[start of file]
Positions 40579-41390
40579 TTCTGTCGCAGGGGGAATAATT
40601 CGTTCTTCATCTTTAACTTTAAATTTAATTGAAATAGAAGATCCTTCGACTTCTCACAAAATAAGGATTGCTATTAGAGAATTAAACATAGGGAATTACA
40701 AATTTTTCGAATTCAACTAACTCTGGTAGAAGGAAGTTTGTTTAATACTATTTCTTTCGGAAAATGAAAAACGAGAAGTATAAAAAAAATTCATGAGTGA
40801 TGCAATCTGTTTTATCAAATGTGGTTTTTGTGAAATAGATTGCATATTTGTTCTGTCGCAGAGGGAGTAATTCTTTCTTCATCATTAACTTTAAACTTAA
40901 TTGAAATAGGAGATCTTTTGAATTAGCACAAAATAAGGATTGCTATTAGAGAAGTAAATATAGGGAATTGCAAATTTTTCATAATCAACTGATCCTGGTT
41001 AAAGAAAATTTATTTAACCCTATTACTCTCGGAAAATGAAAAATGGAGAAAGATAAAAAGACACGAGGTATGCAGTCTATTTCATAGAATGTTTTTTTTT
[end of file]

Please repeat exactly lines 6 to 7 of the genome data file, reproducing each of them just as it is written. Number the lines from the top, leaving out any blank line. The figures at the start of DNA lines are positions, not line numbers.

40901 TTGAAATAGGAGATCTTTTGAATTAGCACAAAATAAGGATTGCTATTAGAGAAGTAAATATAGGGAATTGCAAATTTTTCATAATCAACTGATCCTGGTT
41001 AAAGAAAATTTATTTAACCCTATTACTCTCGGAAAATGAAAAATGGAGAAAGATAAAAAGACACGAGGTATGCAGTCTATTTCATAGAATGTTTTTTTTT